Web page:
Road Rage Crashes and How to Avoid Aggressive Driving
Road rage crashes occur too frequently. I’m alarmed to read about an accident in Norfolk this week when shots were fired after a wreck at the intersection of Tidewater Drive and Little Creek Road.
It’s not clear if the crash was caused by aggressive driving but it’s no surprise that tempers flare when car wrecks occur. A report on WAVY.com said a person was taken into custody after dispatchers received multiple calls about the accident and shots fired just before 8 p.m. Monday.
One of the people involved in the crash pulled out a gun and started shooting. Fortunately, no people or vehicles were hit by shots.
While there are few things as frustrating as being involved in a fender bender, it’s important to keep a sense of perspective. At Cooper Hurley Injury Lawyers, we help people who have suffered terrible injuries in auto accidents. We represent the families of those who have lost their lives.
If you walk away from a car crash without serious injuries and the damage is limited to property damage, you should be relieved.
Sadly, aggressive driving and road rage is a major problem on the highways of the United States.
The Extent of Road Rage on America’s Highways
There is some research that suggests road rage has become a more serious issue in recent years. A report from AAA Foundation for Traffic Safety found nearly 9 in 10 drivers fear road rage is a “somewhat” or “very serious” threat to their personal safety.
As many as 8 million drivers have got out of their car to confront another driver or bumped or rammed another car on purpose. We have previously noted fatal accidents in Virginia caused by aggressive drivers.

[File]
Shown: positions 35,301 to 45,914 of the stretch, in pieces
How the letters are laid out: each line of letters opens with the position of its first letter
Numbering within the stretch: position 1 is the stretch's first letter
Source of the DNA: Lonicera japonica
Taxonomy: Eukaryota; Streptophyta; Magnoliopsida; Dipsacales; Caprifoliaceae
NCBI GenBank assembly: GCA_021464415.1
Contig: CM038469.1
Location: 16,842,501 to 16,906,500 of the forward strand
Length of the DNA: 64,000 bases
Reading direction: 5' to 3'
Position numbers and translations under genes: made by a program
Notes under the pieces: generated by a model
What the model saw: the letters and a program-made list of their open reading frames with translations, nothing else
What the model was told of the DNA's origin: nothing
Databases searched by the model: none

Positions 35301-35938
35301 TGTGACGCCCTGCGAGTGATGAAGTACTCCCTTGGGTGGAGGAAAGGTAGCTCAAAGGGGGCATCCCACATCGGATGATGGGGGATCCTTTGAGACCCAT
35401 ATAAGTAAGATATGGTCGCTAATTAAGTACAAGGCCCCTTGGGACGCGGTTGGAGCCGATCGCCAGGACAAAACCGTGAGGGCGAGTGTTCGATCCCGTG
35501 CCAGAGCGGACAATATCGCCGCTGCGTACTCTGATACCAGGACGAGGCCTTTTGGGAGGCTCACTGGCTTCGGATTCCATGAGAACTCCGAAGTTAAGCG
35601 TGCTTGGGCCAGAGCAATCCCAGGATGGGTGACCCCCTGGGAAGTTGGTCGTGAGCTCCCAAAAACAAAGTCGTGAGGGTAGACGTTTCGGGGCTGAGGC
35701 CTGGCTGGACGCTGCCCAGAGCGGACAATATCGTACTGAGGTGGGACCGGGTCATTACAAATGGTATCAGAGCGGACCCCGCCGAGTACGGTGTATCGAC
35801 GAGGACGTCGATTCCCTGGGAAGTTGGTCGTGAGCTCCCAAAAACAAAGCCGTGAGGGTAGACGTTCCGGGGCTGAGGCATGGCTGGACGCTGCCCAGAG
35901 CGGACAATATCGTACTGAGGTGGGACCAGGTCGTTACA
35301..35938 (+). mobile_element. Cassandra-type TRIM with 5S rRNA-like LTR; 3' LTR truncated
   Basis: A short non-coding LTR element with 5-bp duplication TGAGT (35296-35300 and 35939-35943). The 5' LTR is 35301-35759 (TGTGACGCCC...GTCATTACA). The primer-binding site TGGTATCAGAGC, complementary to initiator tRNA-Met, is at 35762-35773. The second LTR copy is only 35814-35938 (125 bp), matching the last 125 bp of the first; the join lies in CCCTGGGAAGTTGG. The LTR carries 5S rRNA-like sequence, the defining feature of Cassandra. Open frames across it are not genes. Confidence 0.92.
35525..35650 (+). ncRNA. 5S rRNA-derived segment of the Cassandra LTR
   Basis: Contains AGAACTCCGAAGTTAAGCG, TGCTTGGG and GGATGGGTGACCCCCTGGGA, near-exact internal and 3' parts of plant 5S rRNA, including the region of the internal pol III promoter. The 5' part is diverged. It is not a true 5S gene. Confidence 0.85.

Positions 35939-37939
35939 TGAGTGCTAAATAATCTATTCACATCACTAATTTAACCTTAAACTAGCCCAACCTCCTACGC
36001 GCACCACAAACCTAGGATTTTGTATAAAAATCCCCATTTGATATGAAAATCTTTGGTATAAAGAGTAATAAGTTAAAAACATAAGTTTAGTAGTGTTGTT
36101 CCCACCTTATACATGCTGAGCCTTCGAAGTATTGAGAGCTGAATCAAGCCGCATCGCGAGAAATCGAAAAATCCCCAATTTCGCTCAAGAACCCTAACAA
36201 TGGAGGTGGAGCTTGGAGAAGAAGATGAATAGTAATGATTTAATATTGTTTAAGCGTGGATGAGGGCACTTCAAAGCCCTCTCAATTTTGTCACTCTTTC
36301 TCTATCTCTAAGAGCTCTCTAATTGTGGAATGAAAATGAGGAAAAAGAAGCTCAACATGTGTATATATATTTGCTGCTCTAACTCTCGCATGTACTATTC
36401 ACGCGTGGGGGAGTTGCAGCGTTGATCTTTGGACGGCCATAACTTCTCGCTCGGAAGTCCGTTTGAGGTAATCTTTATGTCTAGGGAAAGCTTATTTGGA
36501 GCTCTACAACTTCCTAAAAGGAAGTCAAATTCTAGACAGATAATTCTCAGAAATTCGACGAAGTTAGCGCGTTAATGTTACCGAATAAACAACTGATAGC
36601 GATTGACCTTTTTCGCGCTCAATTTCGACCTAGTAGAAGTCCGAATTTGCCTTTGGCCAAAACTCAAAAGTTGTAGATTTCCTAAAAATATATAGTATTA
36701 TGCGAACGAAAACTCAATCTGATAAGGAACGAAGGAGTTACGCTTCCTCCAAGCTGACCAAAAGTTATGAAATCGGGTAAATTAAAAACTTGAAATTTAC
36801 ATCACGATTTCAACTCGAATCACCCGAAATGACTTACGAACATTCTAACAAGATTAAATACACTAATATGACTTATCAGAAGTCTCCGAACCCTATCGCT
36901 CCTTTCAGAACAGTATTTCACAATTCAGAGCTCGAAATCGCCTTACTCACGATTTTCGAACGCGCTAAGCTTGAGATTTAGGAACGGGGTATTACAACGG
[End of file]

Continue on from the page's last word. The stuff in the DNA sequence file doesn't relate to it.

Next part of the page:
Up to 56 percent of crashes are caused by factors that are consistent with road rage, the AAA study found. These contributory factors to crashes include:
- Illegal passing
- Erratic lane changes.
The AAA survey gives some tips on how to avoid being the victim of an aggressive driver.
You should avoid the following behaviors.
1 Cutting off
Make sure you have plenty of room when you merge.
2 Driving slowly in the left lane.
You may have the right to drive slowly in the left lane, but it will annoy drivers behind you and is more likely to make you the victim of road rage. Aim to travel in the right or middle lanes and only use the left one for passing.
Drivers get angry if you are traveling too closely behind. Allow at least a two-second space between your car and the car in front of you.
If another driver incurs your anger avoid abusive signs or even a shake of your head. These gestures can be a red rag to an aggressive driver.
If you do find yourself in a heated situation, don’t engage. If you also become angry a situation can deteriorate. At the same time, if you have been hit and hurt by a driver, don’t admit blame for a wreck. It could also impact a future personal injury claim.
The experienced Virginia road accident attorneys at Cooper Hurley Injury Lawyers can help you if you have been hurt due to the fault of another driver. Call us at (757) 455-0077.